As a rule, smaller seeds do not last as long as larger seeds, as there is more stored energy in the big ones. This "rule" is especially true if the seeds were not stored in the best conditions. The best place would be in a tight-sealing container in the refrigerator. These seeds are alive the entire time we have been storing them. Lower the storage temperature and the respiration rate lowers too, conserving that energy. Compare the size of lettuce seed to a snap bean and you get the idea.
A simple germination test provides important information for when we go to plant them outdoors directly or to start those seeds to become transplants for later. Only a small portion of each of seed types saved is tested.
Take 10 seeds, place them between moist paper towels on a small dish of your choice, and place that inside a plastic bag that closes. As the seed begins to absorb moisture from the towel, the seed swells and germination begins. After a few days pass, count those seeds that have produced a seedling. This provides you with a percentage of germination (i.e. if eight out of 10 seeds germinate this means an 80 percent germination rate). This helps with planning, especially if you will need a specific number of transplants or so many plants per row in the garden. For example, at an 80 percent rate, you will need to seed about 20 percent more to give the desired outcome.
Another one of those seed storage "rules" is that for every year you save seeds, germination rates drop about 10 percent. This is another way to figure out how much more seed you will need to sow outdoors or how many more seedlings you will need to move into transplant containers.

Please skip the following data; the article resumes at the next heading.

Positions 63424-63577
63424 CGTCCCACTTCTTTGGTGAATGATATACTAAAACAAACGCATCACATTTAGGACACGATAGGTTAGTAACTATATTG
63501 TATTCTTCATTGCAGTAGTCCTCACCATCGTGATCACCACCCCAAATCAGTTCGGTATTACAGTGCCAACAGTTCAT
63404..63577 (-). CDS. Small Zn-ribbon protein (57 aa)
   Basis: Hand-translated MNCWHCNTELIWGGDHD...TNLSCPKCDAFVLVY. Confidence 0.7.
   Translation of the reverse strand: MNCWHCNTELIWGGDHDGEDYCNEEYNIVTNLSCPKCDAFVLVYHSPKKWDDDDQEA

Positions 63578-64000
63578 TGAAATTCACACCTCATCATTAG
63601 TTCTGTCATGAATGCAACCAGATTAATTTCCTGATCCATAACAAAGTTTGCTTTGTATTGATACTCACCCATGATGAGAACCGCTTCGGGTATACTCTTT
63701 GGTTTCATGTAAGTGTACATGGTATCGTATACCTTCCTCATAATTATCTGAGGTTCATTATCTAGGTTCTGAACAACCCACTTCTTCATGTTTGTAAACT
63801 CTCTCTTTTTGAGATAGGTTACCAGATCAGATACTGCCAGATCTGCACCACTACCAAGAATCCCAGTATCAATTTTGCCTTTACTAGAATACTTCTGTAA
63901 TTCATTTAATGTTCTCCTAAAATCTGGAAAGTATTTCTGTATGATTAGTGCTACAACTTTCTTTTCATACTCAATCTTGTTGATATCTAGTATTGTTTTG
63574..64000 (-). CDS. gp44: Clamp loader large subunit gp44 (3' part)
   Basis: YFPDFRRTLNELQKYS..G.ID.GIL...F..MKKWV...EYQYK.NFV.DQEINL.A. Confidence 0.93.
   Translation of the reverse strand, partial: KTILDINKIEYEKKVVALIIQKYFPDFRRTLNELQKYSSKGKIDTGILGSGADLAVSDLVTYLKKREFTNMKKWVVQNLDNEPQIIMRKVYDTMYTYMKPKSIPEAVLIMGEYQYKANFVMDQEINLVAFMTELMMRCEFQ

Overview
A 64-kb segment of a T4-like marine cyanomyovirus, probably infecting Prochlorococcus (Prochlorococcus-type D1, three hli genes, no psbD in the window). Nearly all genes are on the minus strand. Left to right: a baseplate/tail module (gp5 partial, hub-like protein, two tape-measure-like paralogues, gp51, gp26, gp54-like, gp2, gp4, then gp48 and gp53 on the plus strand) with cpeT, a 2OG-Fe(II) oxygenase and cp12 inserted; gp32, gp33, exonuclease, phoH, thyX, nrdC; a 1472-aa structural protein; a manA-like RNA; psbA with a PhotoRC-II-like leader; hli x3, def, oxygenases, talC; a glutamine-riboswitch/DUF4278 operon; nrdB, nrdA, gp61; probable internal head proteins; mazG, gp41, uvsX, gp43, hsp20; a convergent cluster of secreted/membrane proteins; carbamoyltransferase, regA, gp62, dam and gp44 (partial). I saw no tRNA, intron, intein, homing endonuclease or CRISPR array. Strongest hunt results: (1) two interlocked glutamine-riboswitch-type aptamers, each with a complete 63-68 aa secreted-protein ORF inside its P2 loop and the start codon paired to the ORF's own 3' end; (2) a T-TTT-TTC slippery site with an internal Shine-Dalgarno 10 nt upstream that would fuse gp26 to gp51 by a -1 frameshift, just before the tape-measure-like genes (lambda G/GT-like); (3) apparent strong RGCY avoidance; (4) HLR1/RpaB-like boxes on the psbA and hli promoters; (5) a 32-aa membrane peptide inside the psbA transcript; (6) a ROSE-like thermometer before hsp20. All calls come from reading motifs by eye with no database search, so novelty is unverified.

The seed packs you buy can tell us just how fragile seeds can be. Seed packs made out of foil or that are foil-lined suggest that once opened, the storage time and seed germination rates will fall quickly enough that saving them for even just one year may be too long. Paper seed packets suggest a much longer lasting seed.
Seed packets also give us great additional information. Some seeds will need to be in the dark to germinate, while others require light. Some seeds will need cooler soil temperatures while others need a warmer soil to begin life. This holds true for planting directly outdoors and once seeds become seedlings indoors.
Try this little botany experiment with the family while we wait for spring. Together, you can observe and make some notes like date started and when you first saw the seeds swelling, the date you saw the root radical emerge and when those funny looking cotyledon leaves appear. Your family can learn more about plants and seeds at https://extension.illinois.edu/gpe.
The Kendall County Master Gardener Help Desk resumes for 2018 in March – Monday, Wednesday and Friday from 9 a.m. to 12:30 p.m. at 630-553-5823. Richard Hentschel is a Horticulture Extension Educator with University of Illinois Extension, serving DuPage, Kane and Kendall counties. Stay tuned to more garden and yard updates with This Week in the Garden videos at facebook.com/extensiondkk/videos and the Green Side Up podcast at go.illinois.edu/greensideup.